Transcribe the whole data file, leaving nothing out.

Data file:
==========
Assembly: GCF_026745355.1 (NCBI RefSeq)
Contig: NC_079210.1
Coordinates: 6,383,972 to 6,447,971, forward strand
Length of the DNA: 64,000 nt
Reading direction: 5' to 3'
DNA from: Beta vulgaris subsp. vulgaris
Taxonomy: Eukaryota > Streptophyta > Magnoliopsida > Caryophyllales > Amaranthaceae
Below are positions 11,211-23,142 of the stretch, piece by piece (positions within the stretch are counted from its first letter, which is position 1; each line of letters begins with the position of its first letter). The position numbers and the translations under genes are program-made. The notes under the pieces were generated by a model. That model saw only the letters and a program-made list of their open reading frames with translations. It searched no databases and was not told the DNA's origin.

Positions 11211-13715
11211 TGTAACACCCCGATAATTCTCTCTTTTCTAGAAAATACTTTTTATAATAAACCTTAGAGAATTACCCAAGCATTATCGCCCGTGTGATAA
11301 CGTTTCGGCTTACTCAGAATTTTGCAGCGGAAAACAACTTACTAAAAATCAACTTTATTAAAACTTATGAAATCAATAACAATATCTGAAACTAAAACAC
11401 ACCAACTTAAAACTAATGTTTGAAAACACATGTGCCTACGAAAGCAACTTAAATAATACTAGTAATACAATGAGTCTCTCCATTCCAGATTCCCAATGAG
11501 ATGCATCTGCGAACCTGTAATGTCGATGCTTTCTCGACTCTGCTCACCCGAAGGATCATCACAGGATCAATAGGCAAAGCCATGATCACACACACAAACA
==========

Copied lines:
Assembly: GCF_026745355.1 (NCBI RefSeq)
Contig: NC_079210.1
Coordinates: 6,383,972 to 6,447,971, forward strand
Length of the DNA: 64,000 nt
Reading direction: 5' to 3'
DNA from: Beta vulgaris subsp. vulgaris
Taxonomy: Eukaryota > Streptophyta > Magnoliopsida > Caryophyllales > Amaranthaceae
Below are positions 11,211-23,142 of the stretch, piece by piece (positions within the stretch are counted from its first letter, which is position 1; each line of letters begins with the position of its first letter). The position numbers and the translations under genes are program-made. The notes under the pieces were generated by a model. That model saw only the letters and a program-made list of their open reading frames with translations. It searched no databases and was not told the DNA's origin.

Positions 11211-13715
11211 TGTAACACCCCGATAATTCTCTCTTTTCTAGAAAATACTTTTTATAATAAACCTTAGAGAATTACCCAAGCATTATCGCCCGTGTGATAA
11301 CGTTTCGGCTTACTCAGAATTTTGCAGCGGAAAACAACTTACTAAAAATCAACTTTATTAAAACTTATGAAATCAATAACAATATCTGAAACTAAAACAC
11401 ACCAACTTAAAACTAATGTTTGAAAACACATGTGCCTACGAAAGCAACTTAAATAATACTAGTAATACAATGAGTCTCTCCATTCCAGATTCCCAATGAG
11501 ATGCATCTGCGAACCTGTAATGTCGATGCTTTCTCGACTCTGCTCACCCGAAGGATCATCACAGGATCAATAGGCAAAGCCATGATCACACACACAAACA